A former colleague of Elizabeth Wettlaufer testified she walked in on the convicted serial killer promoting death to a resident at Caressant Care in Woodstock.
Robyn Laycock was the first to take the stand during Monday’s hearing for the inquiry into long-term care homes that is looking to determine how Wettlaufer’s crimes went undetected.
A registered practical nurse, Laycock worked with Wettlaufer at Caressant Care in Woodstock from 2010 to 2013. She said that Wettlaufer would often try to “joke around” with everyone and befriend those around her.
“I didn’t think it was very professional,” said Laycock. “She was the charge nurse; she was essentially the boss on shift.”
“Her residents would be made to wait if she was busy socializing.”
During their time working together, Laycock would refer to Wettlaufer as “the angel of death.” She said this nickname came from a conversation she overheard Wettlaufer having with a resident in palliative care.
“I walked in on her standing at resident’s bedside… telling them that ‘it was okay to let go’.”
Laycock added that Wettlaufer would tell residents that “their families would understand” and that “their body was tired, their journey is done.”
Laycock described another instance where Wettlaufer administered a dosage of hydromorphone to a resident, despite Laycock informing her that the resident did not need the medication.
In her affidavit, Laycock mentioned she had looked through the death registry for residents at Caressant Care and noticed an unusual spike in deaths for a particular month. Laycock said she wondered if there was an increase in residents dying on Wettlaufer’s shifts due to the previous experiences she had with her.
However, Laycock added that she had no proof that the increased deaths were connected to Wettlaufer. As a result, Laycock stopped pursuing her suspcisions.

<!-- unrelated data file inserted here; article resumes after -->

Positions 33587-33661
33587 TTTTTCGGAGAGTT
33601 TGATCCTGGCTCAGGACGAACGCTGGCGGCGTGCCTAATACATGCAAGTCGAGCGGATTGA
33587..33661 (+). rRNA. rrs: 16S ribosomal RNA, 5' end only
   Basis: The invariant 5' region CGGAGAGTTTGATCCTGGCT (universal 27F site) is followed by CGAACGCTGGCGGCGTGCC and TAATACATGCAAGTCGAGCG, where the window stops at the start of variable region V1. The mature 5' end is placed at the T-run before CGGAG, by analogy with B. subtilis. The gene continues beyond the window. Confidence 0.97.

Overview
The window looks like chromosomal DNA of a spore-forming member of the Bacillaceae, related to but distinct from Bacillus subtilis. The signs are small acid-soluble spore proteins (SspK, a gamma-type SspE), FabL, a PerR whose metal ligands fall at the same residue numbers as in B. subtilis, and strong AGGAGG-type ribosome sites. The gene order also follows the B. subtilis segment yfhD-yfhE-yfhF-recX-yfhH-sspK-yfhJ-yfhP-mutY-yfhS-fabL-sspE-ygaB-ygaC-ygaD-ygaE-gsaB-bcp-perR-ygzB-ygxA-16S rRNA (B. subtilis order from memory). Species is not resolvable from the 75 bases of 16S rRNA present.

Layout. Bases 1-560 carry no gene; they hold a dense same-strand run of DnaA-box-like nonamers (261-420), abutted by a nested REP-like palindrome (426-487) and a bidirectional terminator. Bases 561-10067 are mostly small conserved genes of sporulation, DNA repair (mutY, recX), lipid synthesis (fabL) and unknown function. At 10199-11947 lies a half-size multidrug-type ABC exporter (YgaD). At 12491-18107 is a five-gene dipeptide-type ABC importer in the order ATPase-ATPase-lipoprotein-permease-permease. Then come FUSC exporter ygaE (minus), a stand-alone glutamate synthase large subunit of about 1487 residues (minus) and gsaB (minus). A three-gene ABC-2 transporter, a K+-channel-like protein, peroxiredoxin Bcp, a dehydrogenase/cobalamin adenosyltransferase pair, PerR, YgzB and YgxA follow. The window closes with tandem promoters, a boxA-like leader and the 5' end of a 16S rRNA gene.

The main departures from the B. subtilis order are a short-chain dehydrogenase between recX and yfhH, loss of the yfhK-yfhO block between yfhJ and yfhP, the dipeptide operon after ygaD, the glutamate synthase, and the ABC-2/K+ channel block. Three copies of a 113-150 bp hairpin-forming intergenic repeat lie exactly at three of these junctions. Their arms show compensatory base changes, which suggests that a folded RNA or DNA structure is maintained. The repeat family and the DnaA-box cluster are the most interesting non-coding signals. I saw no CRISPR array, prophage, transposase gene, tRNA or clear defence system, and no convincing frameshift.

Another former colleague of Wettlaufer said it was “so hard to believe that she was capable of doing that,” when she learned of the convicted serial killer’s crimes.
Dianne Beauregard is a registered nurse who worked with Wettlaufer at Telfer Place in Paris, Ont. in 2015.
Wettlaufer was sent to Telfer Place through a temp agency for nurses that helped fill staff shortages at the retirement home.
Beauregard testified that Wettlaufer would have only received an eight-hour orientation before assuming the full responsibilities of a registered nurse, which would involve having access to all medication at Telfer Place.
During that year, Beauregard found diabetic resident, Sandra Towler, as she was crashing from low blood sugar. Wettlaufer worked the shift prior.
“I thought it could’ve been an infection,” said Beauregard, adding that in hindsight it should have raised concerns that Towler had become hypoglycemic despite not being prescribed insulin at the time.
Wettlaufer has since been convicted of attempting to murder Towler with insulin injections around the same time that Beauregard was describing.
The public inquiry into long-term care homes stretched into its fourth week on Monday.
On June 26 of last year, Wettlaufer was sentenced to life in prison with no eligibility for parole for 25 years for eight counts of first-degree murder, four counts of attempted murder and two counts of aggravated assault.